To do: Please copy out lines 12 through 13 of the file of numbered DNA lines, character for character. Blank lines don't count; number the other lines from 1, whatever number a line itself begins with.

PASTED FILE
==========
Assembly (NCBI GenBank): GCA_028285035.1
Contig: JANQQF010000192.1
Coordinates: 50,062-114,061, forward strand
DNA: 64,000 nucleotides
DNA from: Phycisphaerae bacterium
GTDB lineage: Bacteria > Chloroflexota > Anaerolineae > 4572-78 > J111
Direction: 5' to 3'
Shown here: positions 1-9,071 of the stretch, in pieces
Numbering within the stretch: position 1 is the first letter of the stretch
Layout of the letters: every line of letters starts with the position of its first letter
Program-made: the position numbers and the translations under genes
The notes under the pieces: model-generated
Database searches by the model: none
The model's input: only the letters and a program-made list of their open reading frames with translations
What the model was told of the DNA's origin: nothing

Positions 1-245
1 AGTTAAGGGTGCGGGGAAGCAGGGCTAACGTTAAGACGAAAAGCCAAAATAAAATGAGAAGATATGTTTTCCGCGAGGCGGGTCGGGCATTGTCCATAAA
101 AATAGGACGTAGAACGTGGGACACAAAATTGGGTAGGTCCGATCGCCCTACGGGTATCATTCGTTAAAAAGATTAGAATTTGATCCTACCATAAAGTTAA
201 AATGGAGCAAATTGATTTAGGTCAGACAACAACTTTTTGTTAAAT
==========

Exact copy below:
The notes under the pieces: model-generated
Database searches by the model: none